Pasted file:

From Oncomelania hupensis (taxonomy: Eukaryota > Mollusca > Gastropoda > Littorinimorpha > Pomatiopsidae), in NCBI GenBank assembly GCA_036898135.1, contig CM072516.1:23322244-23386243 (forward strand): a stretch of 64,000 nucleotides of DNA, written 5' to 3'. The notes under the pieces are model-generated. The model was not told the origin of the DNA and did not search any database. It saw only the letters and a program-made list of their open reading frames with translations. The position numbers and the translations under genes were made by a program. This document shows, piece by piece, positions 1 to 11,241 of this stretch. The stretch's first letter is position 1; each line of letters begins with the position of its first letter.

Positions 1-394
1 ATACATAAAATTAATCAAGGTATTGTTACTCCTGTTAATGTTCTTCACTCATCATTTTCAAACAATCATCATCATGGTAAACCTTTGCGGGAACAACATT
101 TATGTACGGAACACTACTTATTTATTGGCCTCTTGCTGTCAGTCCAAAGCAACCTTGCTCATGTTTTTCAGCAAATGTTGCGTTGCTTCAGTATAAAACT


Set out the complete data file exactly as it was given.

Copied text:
From Oncomelania hupensis (taxonomy: Eukaryota > Mollusca > Gastropoda > Littorinimorpha > Pomatiopsidae), in NCBI GenBank assembly GCA_036898135.1, contig CM072516.1:23322244-23386243 (forward strand): a stretch of 64,000 nucleotides of DNA, written 5' to 3'. The notes under the pieces are model-generated. The model was not told the origin of the DNA and did not search any database. It saw only the letters and a program-made list of their open reading frames with translations. The position numbers and the translations under genes were made by a program. This document shows, piece by piece, positions 1 to 11,241 of this stretch. The stretch's first letter is position 1; each line of letters begins with the position of its first letter.

Positions 1-394
1 ATACATAAAATTAATCAAGGTATTGTTACTCCTGTTAATGTTCTTCACTCATCATTTTCAAACAATCATCATCATGGTAAACCTTTGCGGGAACAACATT
101 TATGTACGGAACACTACTTATTTATTGGCCTCTTGCTGTCAGTCCAAAGCAACCTTGCTCATGTTTTTCAGCAAATGTTGCGTTGCTTCAGTATAAAACT